Personality Traits, Emotional Intelligence, and Multiple Happiness

Personality Traits, Emotional Intelligence, and Multiple Happiness Adrian Furnham Irene Christoforou University of London This study set out to re-exa...
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Personality Traits, Emotional Intelligence, and Multiple Happiness Adrian Furnham Irene Christoforou University of London This study set out to re-examine the predictors of self-reported trait happiness as measured by the Oxford Happiness Inventory (OHI) as well as the predictors of various happiness types proposed by Morris (2004). In all, 120 Cypriot participants completed the 4 questionnaires: OHI, Eysenck Personality Questionnaire (EPQ), Trait Emotional Intelligence Questionnaire (TEIQue-SF), and Morris Multiple Happiness Inventory (MMHI). It was hypothesized that Extraversion and Neuroticism would be, respectively, positively and negatively correlated with happiness and trait EI would be a positive predictor of happiness. Considering Morris’ happiness types, it was hypothesized that specific individual difference variables (Extraversion, trait EI, religiousness, Neuroticism) would be predictive of different happiness conditions or motivations (Sensation seeking, Interpersonal happiness, Spiritual happiness and Negative happiness) respectively. All but one hypothesis was confirmed: Neuroticism was not a significant predictor of Negative happiness. This study demonstrated that high trait EI and extraversion are predictive of overall happiness and most happiness types proposed by Morris, although other factors, like religiousness, are also important. Implications for increasing well-being are discussed.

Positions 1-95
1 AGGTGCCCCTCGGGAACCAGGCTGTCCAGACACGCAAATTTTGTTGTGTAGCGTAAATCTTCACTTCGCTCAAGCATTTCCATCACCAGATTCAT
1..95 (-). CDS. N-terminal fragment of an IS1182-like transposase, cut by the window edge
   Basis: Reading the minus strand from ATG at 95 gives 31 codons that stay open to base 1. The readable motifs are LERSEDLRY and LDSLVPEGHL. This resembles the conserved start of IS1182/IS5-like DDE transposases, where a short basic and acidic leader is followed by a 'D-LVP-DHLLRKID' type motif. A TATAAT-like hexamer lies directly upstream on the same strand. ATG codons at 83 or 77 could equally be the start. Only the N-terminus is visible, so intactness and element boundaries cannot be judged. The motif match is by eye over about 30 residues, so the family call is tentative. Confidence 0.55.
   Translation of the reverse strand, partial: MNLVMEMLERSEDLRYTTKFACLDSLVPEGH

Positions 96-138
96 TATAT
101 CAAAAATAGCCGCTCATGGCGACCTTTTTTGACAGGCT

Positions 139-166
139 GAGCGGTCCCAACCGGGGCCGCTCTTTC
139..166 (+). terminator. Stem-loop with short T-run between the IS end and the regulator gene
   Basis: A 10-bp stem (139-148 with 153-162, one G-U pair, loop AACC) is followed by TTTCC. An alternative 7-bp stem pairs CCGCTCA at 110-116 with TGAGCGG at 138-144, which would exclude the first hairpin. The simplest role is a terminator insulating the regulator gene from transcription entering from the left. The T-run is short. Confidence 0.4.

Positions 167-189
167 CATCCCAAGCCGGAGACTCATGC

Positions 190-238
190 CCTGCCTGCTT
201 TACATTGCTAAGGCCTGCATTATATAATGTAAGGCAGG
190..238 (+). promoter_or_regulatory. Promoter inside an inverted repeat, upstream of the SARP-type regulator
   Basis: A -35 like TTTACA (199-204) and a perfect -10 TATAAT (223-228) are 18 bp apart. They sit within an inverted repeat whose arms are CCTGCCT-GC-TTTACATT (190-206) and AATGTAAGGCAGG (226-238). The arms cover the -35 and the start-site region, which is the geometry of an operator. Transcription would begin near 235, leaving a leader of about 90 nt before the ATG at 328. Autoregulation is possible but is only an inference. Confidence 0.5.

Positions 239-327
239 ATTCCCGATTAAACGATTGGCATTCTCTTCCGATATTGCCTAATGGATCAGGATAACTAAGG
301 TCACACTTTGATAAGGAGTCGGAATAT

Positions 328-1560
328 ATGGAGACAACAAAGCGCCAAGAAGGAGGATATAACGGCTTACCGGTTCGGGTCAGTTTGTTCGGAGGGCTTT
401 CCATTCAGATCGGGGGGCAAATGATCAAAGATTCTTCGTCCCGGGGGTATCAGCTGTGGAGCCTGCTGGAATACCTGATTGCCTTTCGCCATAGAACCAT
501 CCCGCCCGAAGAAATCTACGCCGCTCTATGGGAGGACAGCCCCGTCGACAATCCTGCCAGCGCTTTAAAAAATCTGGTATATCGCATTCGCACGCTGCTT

For many years, the topic of happiness remained neglected, with research concentrating on aspects of human unhappiness, such as depression, anxiety, and emotional disorders. Recently, however, this imbalance has been corrected and there are now many studies of what has come to be called “subjective well-being” (SWB)—a term used as a synonym for happiness. Indeed, there is now a whole field called positive psychology dedicated to understanding the process of human happiness. Specifically, studies have examined the definitions, correlates, and predictors of happiness (e.g., Argyle, 1992, 2001; Diener, 1984; Eysenck, 1990; Myers, 1992; Seligman & Csikszentmihalyi, 2000; Vitterso & Nilsen, 2004). Undoubtedly, many environmental factors have been shown to have a strong effect on happiness, such as work, money, and leisure activities. Author info: Correspondence should be sent to: Prof Adrian Furnham, Department of Psychology, University College London, 26 Bedford Way, London WC1H 0AP, e-mail: [email protected] North American Journal of Psychology, 2007, Vol. 9, No. 3, 439-462.  NAJP